National Framework for Universal Child and Family Health Services

2.1 The health of Australia’s children

Page last updated: 20 May 2013

In Australia, the overall health, development and wellbeing of children is high on many indicators. Childhood mortality rates have halved over the last two decades, the incidence of vaccine-preventable diseases has been reduced since the introduction of immunisation (92% of two-year-olds being fully vaccinated in 2004) and the proportion of households with young children in which a household member smoked inside the house has decreased over the past decade [8].

It is concerning however, that despite this seemingly healthier society, increasing numbers of Australian children and young people are displaying worsening or poor outcomes in a number of complex and chronic conditions that have emerged as the challenging morbidities of the 21st century. For example, rates of diabetes, eating disorders, behaviour problems, depression, anxiety, suicide and child protection notifications are increasing [9].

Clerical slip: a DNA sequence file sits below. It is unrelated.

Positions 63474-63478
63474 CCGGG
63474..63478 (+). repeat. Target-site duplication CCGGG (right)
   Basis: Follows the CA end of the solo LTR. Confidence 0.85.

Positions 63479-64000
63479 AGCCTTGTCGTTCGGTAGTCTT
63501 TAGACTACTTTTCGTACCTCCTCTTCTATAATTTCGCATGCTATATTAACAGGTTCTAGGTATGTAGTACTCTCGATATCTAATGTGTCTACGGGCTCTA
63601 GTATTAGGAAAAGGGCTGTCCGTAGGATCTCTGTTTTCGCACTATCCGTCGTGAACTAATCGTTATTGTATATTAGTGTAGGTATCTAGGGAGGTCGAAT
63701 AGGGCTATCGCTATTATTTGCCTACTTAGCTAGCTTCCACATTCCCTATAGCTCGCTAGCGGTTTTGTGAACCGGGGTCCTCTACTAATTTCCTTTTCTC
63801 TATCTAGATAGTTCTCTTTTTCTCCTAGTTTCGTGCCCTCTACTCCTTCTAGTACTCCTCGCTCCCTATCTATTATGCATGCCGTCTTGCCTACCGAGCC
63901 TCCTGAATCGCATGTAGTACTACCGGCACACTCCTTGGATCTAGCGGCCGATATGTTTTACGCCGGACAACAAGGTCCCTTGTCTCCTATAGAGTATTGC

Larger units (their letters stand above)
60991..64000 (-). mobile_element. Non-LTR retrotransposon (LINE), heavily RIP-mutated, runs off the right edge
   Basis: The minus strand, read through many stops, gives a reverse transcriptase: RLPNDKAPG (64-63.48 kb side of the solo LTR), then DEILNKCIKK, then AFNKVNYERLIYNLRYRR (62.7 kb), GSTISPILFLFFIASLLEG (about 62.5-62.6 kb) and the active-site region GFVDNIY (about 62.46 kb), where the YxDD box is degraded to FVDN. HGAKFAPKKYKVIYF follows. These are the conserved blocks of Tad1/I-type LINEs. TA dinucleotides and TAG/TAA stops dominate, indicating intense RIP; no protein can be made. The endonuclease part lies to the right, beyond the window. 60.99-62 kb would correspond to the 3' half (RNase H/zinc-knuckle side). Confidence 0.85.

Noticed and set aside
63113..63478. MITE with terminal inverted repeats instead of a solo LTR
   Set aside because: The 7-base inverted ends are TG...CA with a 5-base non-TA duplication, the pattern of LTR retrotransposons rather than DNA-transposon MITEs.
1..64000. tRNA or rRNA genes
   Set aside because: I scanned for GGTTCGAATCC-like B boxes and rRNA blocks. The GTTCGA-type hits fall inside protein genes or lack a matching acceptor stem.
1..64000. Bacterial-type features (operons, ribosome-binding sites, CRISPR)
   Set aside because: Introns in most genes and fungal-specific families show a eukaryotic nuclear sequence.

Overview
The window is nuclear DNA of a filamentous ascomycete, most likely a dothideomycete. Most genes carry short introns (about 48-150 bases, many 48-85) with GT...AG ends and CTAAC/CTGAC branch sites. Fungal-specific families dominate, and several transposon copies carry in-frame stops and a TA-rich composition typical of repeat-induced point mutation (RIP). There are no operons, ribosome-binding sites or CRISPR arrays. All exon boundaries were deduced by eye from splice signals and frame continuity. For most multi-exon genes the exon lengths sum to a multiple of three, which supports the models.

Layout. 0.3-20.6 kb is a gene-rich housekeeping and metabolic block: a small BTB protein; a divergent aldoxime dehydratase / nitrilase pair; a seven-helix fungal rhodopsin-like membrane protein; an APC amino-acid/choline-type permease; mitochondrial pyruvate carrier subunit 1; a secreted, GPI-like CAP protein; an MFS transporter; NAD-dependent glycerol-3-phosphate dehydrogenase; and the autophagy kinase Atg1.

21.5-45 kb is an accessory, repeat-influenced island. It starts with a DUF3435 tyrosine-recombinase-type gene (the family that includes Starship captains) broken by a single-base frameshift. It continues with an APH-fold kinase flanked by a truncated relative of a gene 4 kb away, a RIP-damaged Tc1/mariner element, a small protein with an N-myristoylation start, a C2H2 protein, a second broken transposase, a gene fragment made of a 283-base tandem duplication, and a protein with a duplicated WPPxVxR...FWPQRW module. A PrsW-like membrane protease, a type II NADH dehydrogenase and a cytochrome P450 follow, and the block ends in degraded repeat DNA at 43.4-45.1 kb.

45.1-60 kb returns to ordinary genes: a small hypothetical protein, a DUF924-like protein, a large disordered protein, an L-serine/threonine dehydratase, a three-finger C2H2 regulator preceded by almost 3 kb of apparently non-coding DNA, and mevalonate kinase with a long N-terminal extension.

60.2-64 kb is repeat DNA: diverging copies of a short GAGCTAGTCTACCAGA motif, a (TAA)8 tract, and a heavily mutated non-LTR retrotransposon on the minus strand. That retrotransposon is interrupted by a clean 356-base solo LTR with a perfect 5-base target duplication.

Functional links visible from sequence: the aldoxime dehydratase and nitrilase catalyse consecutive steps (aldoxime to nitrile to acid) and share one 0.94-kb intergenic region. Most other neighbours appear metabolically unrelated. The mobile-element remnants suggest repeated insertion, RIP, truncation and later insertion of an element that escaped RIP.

A recent review and analysis of the health and wellbeing of Australia’s children, the ‘ARACY Report Card’, indicates that the health and safety of Australian children, particularly Aboriginal and Torres Strait Islander children2, does not compare favourably with many other countries [10]. Compared with their non-Indigenous Australian counterparts, Indigenous children are two to three times more likely to die in the first 12 months of life, are more likely to be stillborn, to be born pre-term, to have low birth weight, nearly 30 times more likely to suffer from nutritional anaemia and malnutrition up to four years of age, are at a much higher risk of suffering from infectious and parasitic diseases and to be cared for by adults, who are also at higher risk of premature death and serious illness, than other Australian adults [11].

The national Framework for universal child and family health services is designed to meet the needs of all Australian children and must be informed by the emergent research, policy and service context.

2 Throughout this document Aboriginal and Torres Strait Islander peoples will be referred to as such unless a direct quote from another source uses different terminology.